It’s ironic you review Jepp FD in the Mar 2012 issue (“Jepp’s Slow iPad Efforts.”) I recently stumbled on the fact that navaids that the FAA codes as high-altitude are not currently displayed in Jepp FD when the chart selection is set to “Low.” Navaids coded as “low altitude” or “high altitude/low altitude” will be displayed.

In the Dallas Class B, the Cowboy and Ranger stations (CVE and FUZ) are not displayed on the low chart. Maverick (TTT) is displayed, and is not a “low altitude” but if you look at the additional data it shows Maverick as the ending point for low-altitude airways.

To their credit, Jeppesen has taken this for review, but it wouldn’t hurt to have more people ask for the VORTACs to be displayed. I know in the Dallas area, Approach uses all three VORs as reference points for vectoring traffic. Another case I stumbled on is Junior VOR in Alabama.

Jim McIrvin
Graham, Texas

More Uses For a Compass
Lee Smith writes of testing pitot heat “by turning each system on individually and watching the ammeter rise” (“Ice Equipment Failures,” March 2012 IFR).
There’s no ammeter in my vintage Mooney, just a load meter that shows no perceptible deflection when pitot heat is switched on. I use this technique taught to me during instrument training: The compass will deflect noticeably when the pitot-heat circuit is switched on. I use this as confirmation, both preflight and in flight, that the pitot-heat circuit is drawing amps.

Neil Cohen
Germantown, Tenn.

Old Pilots Getting Bold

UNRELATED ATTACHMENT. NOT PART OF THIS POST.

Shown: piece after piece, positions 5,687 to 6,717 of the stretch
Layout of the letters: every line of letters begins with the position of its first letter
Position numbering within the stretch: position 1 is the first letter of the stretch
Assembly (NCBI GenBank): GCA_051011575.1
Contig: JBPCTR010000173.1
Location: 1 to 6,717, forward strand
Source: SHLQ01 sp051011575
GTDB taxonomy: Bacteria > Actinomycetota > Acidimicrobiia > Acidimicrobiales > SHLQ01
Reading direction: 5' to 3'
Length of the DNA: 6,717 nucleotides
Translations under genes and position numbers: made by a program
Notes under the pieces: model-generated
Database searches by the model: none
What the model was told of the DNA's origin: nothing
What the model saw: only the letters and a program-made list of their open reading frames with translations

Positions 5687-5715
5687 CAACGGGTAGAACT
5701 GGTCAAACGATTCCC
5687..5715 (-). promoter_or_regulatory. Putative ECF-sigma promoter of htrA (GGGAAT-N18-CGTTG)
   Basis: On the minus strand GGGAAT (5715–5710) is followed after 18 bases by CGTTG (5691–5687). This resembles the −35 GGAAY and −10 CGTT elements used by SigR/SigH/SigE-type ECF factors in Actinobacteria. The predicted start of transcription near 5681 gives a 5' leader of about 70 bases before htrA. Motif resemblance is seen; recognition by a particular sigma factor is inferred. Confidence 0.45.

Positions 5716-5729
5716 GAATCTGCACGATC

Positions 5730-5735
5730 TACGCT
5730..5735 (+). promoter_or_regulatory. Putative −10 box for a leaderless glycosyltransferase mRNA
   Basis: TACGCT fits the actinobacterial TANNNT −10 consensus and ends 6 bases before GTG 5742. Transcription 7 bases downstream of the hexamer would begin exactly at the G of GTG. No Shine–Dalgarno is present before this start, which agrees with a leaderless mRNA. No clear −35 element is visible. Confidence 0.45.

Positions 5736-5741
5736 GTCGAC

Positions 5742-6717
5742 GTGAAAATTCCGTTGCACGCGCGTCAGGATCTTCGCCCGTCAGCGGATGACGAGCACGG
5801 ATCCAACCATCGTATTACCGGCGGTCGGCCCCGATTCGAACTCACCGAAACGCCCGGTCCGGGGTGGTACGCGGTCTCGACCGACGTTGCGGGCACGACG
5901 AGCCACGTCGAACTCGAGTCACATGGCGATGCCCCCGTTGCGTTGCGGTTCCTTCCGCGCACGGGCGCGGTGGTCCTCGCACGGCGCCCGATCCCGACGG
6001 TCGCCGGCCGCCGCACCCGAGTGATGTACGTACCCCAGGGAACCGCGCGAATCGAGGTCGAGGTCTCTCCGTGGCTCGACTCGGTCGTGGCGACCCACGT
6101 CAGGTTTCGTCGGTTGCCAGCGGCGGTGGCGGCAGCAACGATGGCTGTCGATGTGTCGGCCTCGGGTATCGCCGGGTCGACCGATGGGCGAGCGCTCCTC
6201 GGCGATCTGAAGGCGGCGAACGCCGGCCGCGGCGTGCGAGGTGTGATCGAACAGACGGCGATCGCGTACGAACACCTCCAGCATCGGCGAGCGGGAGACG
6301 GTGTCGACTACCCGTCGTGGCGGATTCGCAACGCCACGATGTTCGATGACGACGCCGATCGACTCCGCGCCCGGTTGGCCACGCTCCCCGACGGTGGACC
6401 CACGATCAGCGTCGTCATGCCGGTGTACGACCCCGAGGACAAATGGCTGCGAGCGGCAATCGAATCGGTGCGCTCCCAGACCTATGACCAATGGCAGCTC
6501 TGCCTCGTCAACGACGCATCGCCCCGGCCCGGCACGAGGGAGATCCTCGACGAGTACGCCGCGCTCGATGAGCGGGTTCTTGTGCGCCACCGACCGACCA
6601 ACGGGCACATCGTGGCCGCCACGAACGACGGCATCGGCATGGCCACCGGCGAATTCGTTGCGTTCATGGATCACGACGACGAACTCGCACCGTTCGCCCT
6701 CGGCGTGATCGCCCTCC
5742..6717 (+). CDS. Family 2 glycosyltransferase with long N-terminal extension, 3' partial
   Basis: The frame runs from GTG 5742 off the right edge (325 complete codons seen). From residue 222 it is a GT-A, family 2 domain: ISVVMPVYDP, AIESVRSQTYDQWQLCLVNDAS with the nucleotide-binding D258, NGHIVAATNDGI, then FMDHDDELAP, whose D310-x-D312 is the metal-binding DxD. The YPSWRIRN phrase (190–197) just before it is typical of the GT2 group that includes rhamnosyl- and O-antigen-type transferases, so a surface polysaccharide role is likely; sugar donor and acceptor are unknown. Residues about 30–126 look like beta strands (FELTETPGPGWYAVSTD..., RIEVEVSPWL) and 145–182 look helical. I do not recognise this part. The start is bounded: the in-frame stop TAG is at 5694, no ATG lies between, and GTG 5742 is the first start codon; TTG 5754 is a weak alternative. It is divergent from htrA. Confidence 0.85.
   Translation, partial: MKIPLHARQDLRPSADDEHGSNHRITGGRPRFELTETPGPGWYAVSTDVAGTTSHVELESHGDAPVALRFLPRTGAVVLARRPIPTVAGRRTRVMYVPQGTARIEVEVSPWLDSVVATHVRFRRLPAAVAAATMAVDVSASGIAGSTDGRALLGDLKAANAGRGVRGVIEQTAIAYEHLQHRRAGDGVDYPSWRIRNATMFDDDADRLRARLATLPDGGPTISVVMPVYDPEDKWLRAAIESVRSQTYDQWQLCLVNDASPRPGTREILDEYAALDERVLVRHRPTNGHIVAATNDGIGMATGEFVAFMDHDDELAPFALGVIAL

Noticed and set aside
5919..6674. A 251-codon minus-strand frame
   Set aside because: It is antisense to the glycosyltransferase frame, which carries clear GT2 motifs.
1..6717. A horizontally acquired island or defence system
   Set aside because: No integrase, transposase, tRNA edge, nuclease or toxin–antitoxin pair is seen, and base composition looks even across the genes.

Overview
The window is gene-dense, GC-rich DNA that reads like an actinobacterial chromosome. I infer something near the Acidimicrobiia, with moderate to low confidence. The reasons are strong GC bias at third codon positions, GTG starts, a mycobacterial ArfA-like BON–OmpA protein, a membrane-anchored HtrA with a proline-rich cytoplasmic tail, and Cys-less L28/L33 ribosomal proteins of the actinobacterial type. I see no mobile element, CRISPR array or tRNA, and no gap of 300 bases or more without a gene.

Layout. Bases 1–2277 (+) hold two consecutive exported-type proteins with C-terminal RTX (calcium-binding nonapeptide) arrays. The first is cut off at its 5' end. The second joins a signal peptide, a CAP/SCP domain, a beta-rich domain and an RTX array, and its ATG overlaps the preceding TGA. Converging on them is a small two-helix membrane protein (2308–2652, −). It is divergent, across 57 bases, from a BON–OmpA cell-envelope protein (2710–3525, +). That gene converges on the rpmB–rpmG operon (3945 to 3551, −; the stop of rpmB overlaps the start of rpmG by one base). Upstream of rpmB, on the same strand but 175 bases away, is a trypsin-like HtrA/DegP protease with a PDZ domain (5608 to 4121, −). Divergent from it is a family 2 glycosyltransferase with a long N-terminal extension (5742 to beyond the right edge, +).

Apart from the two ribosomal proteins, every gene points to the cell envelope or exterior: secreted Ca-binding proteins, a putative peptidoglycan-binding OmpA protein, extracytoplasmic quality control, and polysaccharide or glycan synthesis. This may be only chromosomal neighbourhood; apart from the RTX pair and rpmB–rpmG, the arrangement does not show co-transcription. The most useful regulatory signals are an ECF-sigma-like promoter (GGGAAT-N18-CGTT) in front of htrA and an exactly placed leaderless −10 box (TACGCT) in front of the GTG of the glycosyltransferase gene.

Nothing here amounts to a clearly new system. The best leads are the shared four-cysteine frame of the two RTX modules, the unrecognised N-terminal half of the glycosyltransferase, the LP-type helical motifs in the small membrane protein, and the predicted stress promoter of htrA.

I enjoyed Jeff’s remarks on recruiting older pilots (“Flight Begins at 40, or Maybe 50,” March 2012 IFR). I began flight training at 56, have owned a Mooney Rocket, and now fly a turbo Cessna 182. I put 76 hours in the air last year at age 73.

Hal Christiansen
Salt Lake City, Utah
Your March editorial struck a chord. As a 52-year-old business owner, I’ve had the time of my life the last 12 years using GA to provide personal fulfillment and build my business. On occasion I’ve thought, “surely there must be others like me who would jump at the chance if they were exposed to it.”

Your editorial has propelled me past the hold-short line. I’m planning to hold a breakfast in my hangar (Aurora Municipal, near Chicago) where pilots can bring friends who fit the demographic you described. We’ll have a couple of people talk about how they use their planes and how one gets started. Afterward, at least a brief intro flight for interested prospects. Perhaps some mentoring relationships will take root.

Thanks for the inspiration … and for a great magazine.

Gregory De Jong,
Naperville, Ill.

Sneaky Obstacles
I’m behind a few issues, but as I am reading “Obstacles on the Visual” (December 2012 IFR), I’m thinking really, I never really knew all that. Being a pilot with around 300 hours and little money to enjoy flying, I’m thinking this could be me flying into anywhere airport.

I can look at the charts to get a better picture of what I could be getting myself into, but what else could I do to help myself out of this dilemma? What about asking ATC for help, with a call saying I’m unfamiliar with the airport and surrounding area? I know as PIC I am supposed to become familiar with all information concerning any flight, but at only around 300 hours I consider myself still a newbie. It seems like a total Catch-22.

Anyway, keep up with the great articles and I’ll try to avoid all the guywires out there.

Tim Bowman
Clarkston, Mich.
Asking ATC is a fine idea. So is writing to us at
[email protected].